David Chan Centre Director: the Interdisciplinary Centre for Information Leadership at City University, London commented on a social media site that I am a member of:

    Globalisation or globilization no matter how you spell it is just one other factor contributing to the complexity of the Information Leadership agenda. The CIO or as I would term it, the Information Leader needs to deal with the growing complexity of the role and also the complexity or even turbulence in the business environment. See my article Technology Chiefs need to evolve into Information Leaders .

    The key issues with globalisation is that we have regulatory frameworks that favour certain vested interests We allow virtually free movement of capital yet we do not allow free movement of labour. The technology allows us to exploit differences in social welfare regimes to minimise labour related costs – cf American Car manufacturing has been saddled by high pension costs. Now these ethical issues may seem distant from the current issues IT Director or CIOs agenda but these issues that need to be considered.

    Also, using global sourcing has its own risks. Outsourcing contracts are difficult to frame. Only about 50% of the large scale deals are successful which implies 50% aren’t. With the BSkyB v EDS ruling, the time scales procurement is likely to be extended as vendors try to ensure their risks are quantified. While this is happening, enterprise’s ability to forecast, i.e. its span of foresight is foreshortening.

    Today’s IT is based primarily on a command and control paradigm.Its premise is that we can foresee with perfect insight what happens in the future. The reality is we cannot. The ability to adapt business processes (normally constrained by legacy IT systems) may become a much higher priority.

    When the bankers drove us into the Credit Crunch, it was because they did not understand the systemic risks of short-term profit making. If we do not consider the wider aspects of decisions we could also be reducing flexibility and committing to higher long term costs through focus on short-term cost cutting.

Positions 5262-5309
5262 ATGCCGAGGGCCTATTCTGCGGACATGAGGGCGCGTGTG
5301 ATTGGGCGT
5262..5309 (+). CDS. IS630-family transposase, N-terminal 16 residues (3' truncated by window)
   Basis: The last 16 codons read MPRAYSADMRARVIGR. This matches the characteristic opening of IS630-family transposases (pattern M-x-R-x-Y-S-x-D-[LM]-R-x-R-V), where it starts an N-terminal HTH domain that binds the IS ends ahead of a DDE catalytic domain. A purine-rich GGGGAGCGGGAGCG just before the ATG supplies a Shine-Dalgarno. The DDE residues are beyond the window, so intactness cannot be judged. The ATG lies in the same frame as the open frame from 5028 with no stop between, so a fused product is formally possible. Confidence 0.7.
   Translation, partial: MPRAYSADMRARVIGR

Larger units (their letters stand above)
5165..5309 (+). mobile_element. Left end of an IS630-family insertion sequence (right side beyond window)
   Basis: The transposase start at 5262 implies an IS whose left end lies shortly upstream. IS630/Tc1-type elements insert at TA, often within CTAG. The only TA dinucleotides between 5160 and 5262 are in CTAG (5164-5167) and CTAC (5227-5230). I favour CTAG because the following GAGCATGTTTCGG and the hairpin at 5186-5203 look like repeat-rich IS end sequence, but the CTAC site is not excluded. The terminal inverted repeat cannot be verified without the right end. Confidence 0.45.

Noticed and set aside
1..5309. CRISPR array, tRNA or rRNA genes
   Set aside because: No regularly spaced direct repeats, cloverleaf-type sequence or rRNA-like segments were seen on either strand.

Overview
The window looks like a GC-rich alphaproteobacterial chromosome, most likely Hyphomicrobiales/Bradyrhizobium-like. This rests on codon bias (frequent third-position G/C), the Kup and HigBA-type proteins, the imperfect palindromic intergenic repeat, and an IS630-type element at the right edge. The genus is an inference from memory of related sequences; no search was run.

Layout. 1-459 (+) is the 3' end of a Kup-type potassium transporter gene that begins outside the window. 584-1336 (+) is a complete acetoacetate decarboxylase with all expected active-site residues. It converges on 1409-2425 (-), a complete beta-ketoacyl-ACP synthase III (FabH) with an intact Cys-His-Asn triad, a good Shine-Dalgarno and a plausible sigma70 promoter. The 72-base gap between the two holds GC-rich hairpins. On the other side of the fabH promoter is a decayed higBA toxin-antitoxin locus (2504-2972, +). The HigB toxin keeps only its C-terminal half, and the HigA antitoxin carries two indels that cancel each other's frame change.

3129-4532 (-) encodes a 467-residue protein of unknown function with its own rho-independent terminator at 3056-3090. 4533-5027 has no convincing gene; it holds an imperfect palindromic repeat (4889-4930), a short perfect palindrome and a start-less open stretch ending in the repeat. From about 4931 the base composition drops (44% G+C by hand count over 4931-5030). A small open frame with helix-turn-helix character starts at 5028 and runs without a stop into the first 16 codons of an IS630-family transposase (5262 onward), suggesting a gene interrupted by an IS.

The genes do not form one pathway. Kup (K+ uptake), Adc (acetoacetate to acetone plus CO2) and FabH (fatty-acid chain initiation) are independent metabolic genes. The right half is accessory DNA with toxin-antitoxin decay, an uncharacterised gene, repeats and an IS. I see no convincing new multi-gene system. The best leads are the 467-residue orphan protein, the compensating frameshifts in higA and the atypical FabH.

So globalisation must be considered as another factor that makes the Information Leader’s agenda more complex. You can’t just rely on what has worked in the past!

    • mubbisherahmed says:

      I replied:

      David, thanks for your comments and the link to your article in Computing – Technology Chiefs need to evolve into Information Leaders. I enjoyed reading that article in September and I also attended the NCC annual conference in October where you were a panelist on IT Leadership and IT skills of the future. I am also a fan of your new Master’s course; Masters in information leadership (MIL) that I feel will help immensely towards future CIO development.

      This blog post, Globalisation and management – was written with a view of exploring:

      1. The reasons why businesses choose to go global
      2. To ensure that businesses take into account the social and corporate responsibility of being a global business
      3. To discuss the IT challenges of globalisation

      We have many similar opinions regarding IT and as such I would like to take your summation, ‘So globalisation must be considered as another factor that makes the Information Leader’s agenda more complex. You can’t just rely on what has worked in the past!’ and add a few comments of my own. In the future, Information leaders, as you term them, will have to change their role from being purely management to one of supporting their staff within IT, moving them away from the command and control structure that you have alluded to. Insightful companies such as Aviva, – (Please read, A very social business) –